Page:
A landscape drained of its wealth
The rural landscape in our country has changed dramatically in the last thirty years. I saw this first hand this past week as I traveled in my pickup across the southeast US to do work in Texas and South Carolina. I used to live in the south. I spent two years as a technician in rural South Carolina, then five years as a game biologist in very rural southeast Georgia. During my recent trip, I visited the town in Georgia where two of our three children were born. It was my first time back since we left in 1982.
I was shocked to see how dramatically this rural community had deteriorated. I have to say, many of the communities of southeast Georgia have grown into rural ghettos — including the town of my family’s “ancestral manse”, Nashville, GA. Like many town centers in today’s truly rural communities, Nashville looked all but abandoned. The local stores and other commerce were lost long ago to the gaudy and uniform chain stores built at the southern periphery of town — the Dollar Stores and fast food restaurants are ubiquitous; the Walmart is part of another gutted town nearby. Most of the farming has grown much more intensive and larger scale forcing the abandonment of many farm houses and old barns, some dating to pre-Civil War days. All this a consequence of our national farm policies favoring industrial scale farming that keeps us awash in unhealthy foods and meat. The forests are nearly all owned by large corporations who have created tree farms for the production of pulp. This pulp supplies gargantuan paper-production facilities in other places. Both of these industrial land uses require far fewer people, and at lower payscales, than more traditional uses.
As an ecologist, I couldn’t help feeling sorry for the wetlands, many are a peculiar form known as Carolina Bays or Pocosins. The forestry companies did their best to make these wetlands productive by draining them and replacing the native cypress and gum with genetically-modified pine. They left only a few defiant stragglers for no other reason than it probably cost to much to finish them off.
Perhaps the most discouraging sight was the small farmstead where our son, Daniel, was born. In my mind, it was an idyllic southern farm. When we lived there in the late 1970s it was 400 acres of cotton, tobacco, pecan trees and a huge garden and a few pigs and cows from which the family drew most of their year’s food. We lived in a small tenant house next to the main farm house, a modest building surrounded by barns accumulated over the farm’s 150 year history. This farm was never an iconic southern plantation but still a productive and profitable farm that has kept white and black families supported for years. But the landscape was in transition after we moved, from small farms to the large factory farms we know today.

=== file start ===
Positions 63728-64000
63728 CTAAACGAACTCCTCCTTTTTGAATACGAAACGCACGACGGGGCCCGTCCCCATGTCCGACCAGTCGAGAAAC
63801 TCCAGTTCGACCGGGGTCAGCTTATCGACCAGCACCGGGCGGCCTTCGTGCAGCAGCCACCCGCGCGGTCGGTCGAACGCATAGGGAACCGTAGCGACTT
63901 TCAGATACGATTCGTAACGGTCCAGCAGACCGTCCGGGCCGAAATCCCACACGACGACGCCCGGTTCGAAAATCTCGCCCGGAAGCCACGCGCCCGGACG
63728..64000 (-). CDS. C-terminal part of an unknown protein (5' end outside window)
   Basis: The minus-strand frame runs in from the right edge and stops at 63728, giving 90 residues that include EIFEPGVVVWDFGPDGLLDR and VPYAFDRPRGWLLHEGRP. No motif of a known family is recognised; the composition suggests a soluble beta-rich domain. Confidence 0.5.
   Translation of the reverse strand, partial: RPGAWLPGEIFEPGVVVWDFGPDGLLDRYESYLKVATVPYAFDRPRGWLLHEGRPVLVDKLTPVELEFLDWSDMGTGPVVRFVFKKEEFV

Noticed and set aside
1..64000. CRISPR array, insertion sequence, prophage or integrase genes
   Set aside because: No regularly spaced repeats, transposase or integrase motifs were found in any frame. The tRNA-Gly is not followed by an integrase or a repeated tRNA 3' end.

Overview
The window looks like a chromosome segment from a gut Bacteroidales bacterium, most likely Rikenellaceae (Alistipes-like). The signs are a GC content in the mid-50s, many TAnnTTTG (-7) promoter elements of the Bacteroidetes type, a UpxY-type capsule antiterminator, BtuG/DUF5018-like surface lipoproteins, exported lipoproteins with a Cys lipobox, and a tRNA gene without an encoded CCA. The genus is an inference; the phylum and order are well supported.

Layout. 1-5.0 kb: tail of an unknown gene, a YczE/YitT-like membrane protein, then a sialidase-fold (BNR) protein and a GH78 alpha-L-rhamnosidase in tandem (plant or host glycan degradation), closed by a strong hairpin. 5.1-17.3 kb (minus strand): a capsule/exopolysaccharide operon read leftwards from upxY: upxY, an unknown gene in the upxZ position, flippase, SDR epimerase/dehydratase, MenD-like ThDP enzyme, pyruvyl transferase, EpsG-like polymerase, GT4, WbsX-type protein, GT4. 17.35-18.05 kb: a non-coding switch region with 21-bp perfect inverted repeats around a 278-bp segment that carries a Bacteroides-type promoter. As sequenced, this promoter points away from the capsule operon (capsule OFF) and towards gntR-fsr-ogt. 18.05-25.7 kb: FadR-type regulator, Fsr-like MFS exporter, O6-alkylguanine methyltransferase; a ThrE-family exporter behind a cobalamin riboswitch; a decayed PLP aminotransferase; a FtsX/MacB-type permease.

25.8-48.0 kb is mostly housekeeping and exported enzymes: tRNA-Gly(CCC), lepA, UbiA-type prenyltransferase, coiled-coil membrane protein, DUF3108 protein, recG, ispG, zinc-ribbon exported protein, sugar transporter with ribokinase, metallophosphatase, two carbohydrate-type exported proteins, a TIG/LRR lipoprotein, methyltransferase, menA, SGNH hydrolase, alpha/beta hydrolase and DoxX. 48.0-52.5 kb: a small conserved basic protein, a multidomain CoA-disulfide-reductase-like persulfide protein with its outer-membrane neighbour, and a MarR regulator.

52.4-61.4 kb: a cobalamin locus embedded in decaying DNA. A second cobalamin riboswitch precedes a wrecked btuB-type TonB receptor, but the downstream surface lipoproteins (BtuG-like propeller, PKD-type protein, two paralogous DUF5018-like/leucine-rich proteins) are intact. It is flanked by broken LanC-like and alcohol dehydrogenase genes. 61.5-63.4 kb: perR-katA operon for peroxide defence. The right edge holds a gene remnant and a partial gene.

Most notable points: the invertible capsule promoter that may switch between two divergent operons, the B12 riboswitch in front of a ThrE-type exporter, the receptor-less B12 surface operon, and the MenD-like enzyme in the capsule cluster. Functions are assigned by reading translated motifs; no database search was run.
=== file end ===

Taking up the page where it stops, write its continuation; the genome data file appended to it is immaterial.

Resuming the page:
Today the tenant house is gone, not a sign of it exists in the open grassy space where it once stood. Tragically the main house has fallen derelict after years of neglect. The farmstead is abandoned, no longer needed as this farm became part of another, far larger, farm. The family that had farmed this land, since before the Civil War, probably sold out under the weight of too many loans made in a desperate attempt to go big. This farm survived the Civil War but not the industrialization of farming.
And the land fared no better. Gone were the old pine forests that rimmed the even-older wetlands. The current farmer had pushed his fields as close to the wetlands as possible taking out most of the old pine stands. Even the wetland forest had been cut, probably selectively for the bigger timber. Where once existed a typical southern family farm — independent and proud, supporting a small but loyal group of workers — is now a large scale industrial operation that squeezes from the land every ounce of wealth as is technically possible.
Many houses are falling into decay as people leave for better work. Towns have been soaked of their wealth by multinational companies. Farms and forests are managed so they create product with only minimal waste leftover for wildlife or people. This is the face of southeast rural Georgia, and I fear much of the coastal plain of the southern US. It appears that industrial America has successfully drained this land and most of the people of their wealth.
The same thing has happened in rural New Jersey, but the epitaph is destruction by cheaply built houses (“McMansions”) spreading out from the cities. In every place there is a different set of circumstances but one thing is common — conservation collapses when rural people cannot earn a decent living. Very rural states have a true dilemma that can only be solved through large scale population shifts, for example human migration to cities, or serious changes to farm and forestry policy that promote sustainable local food production and wood products that produce a living wage for local people. In NJ we can take advantage of this too, but we can also create new wealth for rural communities because they are close to the cities of the NYC-Washington metro area. The people of this largest of America’s metro areas can make this happen by buying local foods including sustainable local fishery products and helping to create local enterprizes that rely on sustainable resource use.